Cereals Done, Just Canola Left to Go

We finished the last of the wheat and oats, and got 20% of the canola completed. The first week with no rain delays! We are now 62% completed – which is a pretty good pace for this time of year. The forecast looks to be warm and dry this week as well, hopefully we can make some more good progress.

The first few days into the canola was somewhat frustrating…we had a difficult time getting the X9’s set and calibrated properly. We use a Bushel Plus pan and test kit to measure losses. The pan is mounted with a magnet under the rear side of the combine. As the combine is actively harvesting, we press a button on a remote, and the pan drops. From that, we collect the sample on the pan, measure the weight of the seeds that are in that pan, and they have a calculator that then determines the loss in bushels per acre. In previous seasons with our S790’s we were able to get the combines set within a few hours, and more importantly, be confident in what our losses were at various speeds and rates of throughput (higher yielding, higher straw volume crops = slower speeds). Typically we would be in the 0.7-1.1 bu/ac loss with 0ur S790’s – at speeds of 2.1-2.5 mph in average crop conditions. This year being the first season with our X9’s, it didn’t seem to matter what we did, we just couldn’t get any consistency in our loss tests. One pan would show 0.6 bu/ac loss, and the very next drop pan with the same settings we would be at 1.7 bu/ac loss. Speed didn’t seem to correlate to loss either. Canola seed is small and hard to keep in the machine especially under dry straw conditions – and if you can’t trust what your losses on the combine are showing, your basically driving blind. On a crop that has such an economic impact to our farm, that is not acceptable.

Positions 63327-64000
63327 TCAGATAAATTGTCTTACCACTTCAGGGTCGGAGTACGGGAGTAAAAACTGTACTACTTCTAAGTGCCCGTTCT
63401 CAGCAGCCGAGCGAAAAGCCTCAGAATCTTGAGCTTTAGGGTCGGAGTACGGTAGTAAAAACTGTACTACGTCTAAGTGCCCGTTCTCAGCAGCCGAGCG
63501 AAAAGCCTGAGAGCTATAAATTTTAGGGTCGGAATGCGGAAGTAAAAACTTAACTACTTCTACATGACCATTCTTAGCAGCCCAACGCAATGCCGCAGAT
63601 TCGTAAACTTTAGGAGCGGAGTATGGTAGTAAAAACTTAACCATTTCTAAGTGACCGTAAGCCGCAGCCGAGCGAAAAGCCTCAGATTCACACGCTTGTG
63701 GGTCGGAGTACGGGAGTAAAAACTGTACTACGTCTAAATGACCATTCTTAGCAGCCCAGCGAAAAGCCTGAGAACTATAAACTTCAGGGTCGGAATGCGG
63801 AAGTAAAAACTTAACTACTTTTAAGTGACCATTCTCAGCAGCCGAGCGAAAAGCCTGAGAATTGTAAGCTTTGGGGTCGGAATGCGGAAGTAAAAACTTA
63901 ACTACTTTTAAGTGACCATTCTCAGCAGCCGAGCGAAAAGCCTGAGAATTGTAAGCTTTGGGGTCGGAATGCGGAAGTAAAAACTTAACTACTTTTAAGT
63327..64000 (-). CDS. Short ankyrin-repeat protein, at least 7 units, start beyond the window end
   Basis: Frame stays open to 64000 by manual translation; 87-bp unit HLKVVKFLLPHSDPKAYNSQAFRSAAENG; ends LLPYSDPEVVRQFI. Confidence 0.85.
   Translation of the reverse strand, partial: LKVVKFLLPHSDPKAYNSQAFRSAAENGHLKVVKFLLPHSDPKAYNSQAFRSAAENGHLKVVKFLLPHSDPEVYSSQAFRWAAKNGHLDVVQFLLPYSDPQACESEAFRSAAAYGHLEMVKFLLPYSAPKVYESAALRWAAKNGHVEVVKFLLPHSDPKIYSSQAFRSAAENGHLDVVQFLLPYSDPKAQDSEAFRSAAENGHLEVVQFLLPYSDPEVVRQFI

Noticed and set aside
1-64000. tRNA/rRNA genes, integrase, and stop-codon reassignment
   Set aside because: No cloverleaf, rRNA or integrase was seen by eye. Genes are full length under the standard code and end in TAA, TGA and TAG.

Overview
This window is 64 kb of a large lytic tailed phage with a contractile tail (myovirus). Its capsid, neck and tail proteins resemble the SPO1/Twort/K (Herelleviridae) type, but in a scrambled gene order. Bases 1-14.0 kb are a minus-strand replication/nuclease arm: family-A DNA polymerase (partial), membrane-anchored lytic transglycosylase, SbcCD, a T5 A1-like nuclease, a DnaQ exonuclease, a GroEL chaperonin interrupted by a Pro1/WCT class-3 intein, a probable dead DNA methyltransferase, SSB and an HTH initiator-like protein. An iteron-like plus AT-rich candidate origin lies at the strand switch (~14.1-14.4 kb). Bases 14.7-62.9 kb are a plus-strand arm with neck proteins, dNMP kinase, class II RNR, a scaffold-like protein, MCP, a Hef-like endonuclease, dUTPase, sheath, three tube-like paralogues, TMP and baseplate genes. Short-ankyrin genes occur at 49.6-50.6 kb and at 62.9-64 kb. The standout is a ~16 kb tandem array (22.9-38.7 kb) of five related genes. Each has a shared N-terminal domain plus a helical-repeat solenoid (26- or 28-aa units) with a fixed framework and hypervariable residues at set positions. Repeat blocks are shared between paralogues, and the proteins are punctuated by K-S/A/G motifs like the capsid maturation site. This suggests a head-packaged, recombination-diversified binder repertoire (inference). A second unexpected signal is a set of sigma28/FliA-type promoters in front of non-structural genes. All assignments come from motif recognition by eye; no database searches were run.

The next day our dealer sent their specialist out – who looks after helping set combines for all their locations – and we spent the day dropping pans and checking various settings / speeds. Finally we were able to find a setting that was reliable, and more importantly, repeatable. The settings were completely different than what we had been trying – and it also required some modifications (different style concaves). We are now running between 3.2-4.0 mph with 45′ headers – which would be a significant increase in performance if we can maintain. We are still finding the losses vary outside of what the loss meters on the combines are showing, but we at least have a basis to start from now.